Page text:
The rusticity with which the next movement opened cast another backward glance to the world of Der Freischütz, yet again acknowledged that such a world could no longer be. For all the buoyancy of Mahler’s Ländler rhythms, there was something hollowed out to their expression. The composer’s ghostly counterpoint attempted to fill the gap, yet necessarily fell short, despite a busy quality that recalled the Fifth Symphony in particular. Such failure was not so stark as one might hear in a reading from Boulez, yet it nevertheless remained clear. The oases of ‘calm’ once again struck terror into one’s heart; clear-eyed in their depiction, there was no need for shrieking shock tactics. And when the marionettes came out to play, they terrified too.
Such play was, however, a mere presentiment for the Totentanz of the Rondo-Burleske. Again, Haitink’s absolute rhythmic surety provided a sure foundation for the horrors to come. The conductor proved equally adept at reminding one not only of the connections with the previous movements, but also with the way Mahler now pushes further whatever had already seemed extreme. Thus sepulchral brass once again evoked Wagnerian twilight. We also heard echoes turned bad of the Fifth and Seventh Symphonies’ counterpoint: Die Meistersinger without Gemeinschaft, the twentieth-century nightmare. Just when all might have turned too sour, there was required a vision of what might be – or what might have been. Yet even that would soon be cruelly distorted, all the more cruelly for retaining so much of its initial fleeting beauty. Those vistas, physical and metaphysical, of whose evocation Mahler is so supreme a master, come no more ravishingly spell-binding than in this turn from A minor to D major. However, magical harp glissandi that needed to be heard to be believed cautioned one to remain equivocal: the view is agonising in both its proximity and its distance. And so it was that the marionettes of death must return, fairly mocking us in their exultant triumph, cosmic Norn chatter turned acidic.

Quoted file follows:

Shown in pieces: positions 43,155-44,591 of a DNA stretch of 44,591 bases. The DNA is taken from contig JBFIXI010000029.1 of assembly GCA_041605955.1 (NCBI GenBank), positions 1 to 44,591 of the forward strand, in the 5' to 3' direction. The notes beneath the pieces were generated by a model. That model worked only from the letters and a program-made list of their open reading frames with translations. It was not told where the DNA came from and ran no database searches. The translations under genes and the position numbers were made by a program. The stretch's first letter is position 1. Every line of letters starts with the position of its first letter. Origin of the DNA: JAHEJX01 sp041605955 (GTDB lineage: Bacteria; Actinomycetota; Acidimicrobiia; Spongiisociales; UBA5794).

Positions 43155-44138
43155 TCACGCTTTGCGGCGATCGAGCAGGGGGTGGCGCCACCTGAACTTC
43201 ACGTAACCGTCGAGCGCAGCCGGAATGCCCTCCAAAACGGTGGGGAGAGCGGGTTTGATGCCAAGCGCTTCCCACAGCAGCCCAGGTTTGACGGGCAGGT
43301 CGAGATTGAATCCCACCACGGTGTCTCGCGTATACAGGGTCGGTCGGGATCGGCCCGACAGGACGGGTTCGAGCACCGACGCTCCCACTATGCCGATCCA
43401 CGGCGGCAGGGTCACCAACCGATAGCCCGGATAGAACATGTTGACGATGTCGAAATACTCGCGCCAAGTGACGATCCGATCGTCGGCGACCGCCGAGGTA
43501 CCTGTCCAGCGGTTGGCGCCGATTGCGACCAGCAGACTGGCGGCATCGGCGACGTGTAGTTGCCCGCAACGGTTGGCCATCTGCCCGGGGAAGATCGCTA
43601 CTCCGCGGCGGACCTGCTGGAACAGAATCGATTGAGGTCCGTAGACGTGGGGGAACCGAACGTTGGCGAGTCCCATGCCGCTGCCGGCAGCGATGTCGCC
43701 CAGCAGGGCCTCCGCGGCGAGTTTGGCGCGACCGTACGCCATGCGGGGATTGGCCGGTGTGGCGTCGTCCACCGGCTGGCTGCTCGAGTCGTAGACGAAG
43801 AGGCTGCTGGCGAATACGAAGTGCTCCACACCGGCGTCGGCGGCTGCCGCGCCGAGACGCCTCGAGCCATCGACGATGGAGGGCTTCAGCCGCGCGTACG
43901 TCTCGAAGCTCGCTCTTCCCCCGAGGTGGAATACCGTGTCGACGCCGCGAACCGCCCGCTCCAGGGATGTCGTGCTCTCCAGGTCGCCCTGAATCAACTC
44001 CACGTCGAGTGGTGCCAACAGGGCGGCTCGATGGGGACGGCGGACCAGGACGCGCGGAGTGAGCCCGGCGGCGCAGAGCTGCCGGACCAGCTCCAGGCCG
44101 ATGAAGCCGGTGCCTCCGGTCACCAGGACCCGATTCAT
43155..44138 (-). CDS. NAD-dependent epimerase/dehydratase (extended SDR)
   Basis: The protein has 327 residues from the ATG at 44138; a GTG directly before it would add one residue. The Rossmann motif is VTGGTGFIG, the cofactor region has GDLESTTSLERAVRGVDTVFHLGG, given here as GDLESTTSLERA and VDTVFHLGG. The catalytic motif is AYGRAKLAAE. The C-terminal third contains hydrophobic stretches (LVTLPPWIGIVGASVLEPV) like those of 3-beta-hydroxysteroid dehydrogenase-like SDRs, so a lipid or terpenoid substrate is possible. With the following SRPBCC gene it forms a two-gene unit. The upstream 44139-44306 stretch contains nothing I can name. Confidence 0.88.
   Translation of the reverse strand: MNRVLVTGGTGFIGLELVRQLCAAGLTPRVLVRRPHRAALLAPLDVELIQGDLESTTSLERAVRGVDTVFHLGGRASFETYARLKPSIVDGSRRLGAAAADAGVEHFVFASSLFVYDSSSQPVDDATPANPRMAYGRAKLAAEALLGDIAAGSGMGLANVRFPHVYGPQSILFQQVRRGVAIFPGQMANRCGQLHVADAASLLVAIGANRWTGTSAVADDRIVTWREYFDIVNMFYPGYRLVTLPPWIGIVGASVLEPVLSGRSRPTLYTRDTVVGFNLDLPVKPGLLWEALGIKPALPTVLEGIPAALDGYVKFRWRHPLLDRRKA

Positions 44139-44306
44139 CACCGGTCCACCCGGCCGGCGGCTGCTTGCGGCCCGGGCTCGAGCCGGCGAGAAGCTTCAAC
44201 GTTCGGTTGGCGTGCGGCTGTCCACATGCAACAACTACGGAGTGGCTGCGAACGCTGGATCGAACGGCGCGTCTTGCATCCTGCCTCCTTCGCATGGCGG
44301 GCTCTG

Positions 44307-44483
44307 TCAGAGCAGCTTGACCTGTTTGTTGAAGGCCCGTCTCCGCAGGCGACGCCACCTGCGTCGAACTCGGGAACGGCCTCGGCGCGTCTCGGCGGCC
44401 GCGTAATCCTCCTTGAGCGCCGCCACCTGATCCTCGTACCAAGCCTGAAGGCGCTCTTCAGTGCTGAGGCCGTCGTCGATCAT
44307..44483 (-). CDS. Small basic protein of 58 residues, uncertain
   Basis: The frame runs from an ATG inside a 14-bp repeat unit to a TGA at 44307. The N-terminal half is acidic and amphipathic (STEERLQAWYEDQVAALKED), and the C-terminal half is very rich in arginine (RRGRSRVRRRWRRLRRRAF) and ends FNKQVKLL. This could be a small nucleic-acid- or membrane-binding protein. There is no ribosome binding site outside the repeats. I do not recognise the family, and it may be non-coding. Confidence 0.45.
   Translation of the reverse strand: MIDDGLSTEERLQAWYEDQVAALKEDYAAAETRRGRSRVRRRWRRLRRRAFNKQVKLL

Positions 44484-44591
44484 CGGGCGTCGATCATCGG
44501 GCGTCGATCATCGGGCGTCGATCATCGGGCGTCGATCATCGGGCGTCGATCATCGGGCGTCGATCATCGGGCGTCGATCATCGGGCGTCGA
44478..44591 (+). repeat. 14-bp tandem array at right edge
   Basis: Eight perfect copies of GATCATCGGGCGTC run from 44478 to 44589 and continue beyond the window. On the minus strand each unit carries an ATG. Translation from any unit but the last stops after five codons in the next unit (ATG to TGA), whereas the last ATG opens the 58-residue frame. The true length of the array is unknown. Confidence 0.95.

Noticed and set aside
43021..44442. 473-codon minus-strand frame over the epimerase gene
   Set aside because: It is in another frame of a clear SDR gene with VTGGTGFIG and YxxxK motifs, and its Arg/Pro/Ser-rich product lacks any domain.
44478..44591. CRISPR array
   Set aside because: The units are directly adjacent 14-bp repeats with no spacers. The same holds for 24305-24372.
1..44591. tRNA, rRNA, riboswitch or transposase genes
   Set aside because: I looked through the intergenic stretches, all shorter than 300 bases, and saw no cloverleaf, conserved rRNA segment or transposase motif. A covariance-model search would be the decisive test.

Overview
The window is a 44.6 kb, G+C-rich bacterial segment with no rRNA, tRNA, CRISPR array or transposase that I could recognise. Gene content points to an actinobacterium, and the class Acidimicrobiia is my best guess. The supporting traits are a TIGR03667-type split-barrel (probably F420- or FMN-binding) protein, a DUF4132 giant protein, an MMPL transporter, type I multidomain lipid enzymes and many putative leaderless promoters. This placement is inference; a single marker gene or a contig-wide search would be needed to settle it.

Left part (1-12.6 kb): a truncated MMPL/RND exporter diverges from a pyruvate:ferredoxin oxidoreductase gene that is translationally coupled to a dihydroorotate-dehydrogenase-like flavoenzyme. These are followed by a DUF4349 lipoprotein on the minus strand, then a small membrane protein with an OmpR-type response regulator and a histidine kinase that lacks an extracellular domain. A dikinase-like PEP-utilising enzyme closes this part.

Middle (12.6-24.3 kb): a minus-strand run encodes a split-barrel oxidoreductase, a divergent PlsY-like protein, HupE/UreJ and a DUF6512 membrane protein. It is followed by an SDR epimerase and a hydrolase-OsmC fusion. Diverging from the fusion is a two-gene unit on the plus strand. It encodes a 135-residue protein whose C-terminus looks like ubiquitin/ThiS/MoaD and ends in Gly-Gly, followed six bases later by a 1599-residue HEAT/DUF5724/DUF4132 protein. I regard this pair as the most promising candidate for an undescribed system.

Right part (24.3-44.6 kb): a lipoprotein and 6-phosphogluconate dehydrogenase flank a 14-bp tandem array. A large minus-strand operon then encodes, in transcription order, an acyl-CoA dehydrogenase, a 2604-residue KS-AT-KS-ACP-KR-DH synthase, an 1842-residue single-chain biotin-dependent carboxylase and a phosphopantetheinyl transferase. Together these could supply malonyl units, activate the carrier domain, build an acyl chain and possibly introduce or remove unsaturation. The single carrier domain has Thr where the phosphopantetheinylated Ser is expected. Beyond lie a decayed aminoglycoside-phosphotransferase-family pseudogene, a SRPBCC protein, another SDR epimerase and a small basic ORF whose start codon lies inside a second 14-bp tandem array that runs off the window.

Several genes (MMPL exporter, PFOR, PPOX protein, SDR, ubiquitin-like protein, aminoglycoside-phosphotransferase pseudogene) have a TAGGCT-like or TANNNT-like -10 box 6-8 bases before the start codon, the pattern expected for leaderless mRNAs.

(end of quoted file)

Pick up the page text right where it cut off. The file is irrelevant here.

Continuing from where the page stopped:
Yet, if such mockery remains chatter, we can retain hope, vindicated by the dawn – or should it be twilight? – of the Adagio. This was a warm account, the LSO’s strings beguiling both in their vibrato and their occasional use of portamento. One recalled the final movement of the Third Symphony, albeit whilst recognising that much has changed since then, as Mahler’s ghostly interruptions reminded us. Counterpoint was now reconciled with harmony, as if the movement were a giant Bach chorale prelude. Perhaps, in some senses, it is. Although there would be instances after Mahler when an orchestral string section could once again sing together, perhaps even occasional instances without irony, one nevertheless felt that here was the end of a line. Haitink imparted, crucially, both a sense of loss and a sense of resolve. Debating whether this movement, or indeed the symphony, is ‘about’ life or death misses the point; how can one consider the one without the other? Bach knew that – and so should we. Thus, we arrived somewhere, even if it were uncertain where; progressive tonality can have that effect. This was a destination and a new beginning, though one could never forget what had happened before; true reconciliation is not amnesia. In both work and performance, something had subsided, yet some possibility had opened up before our ears.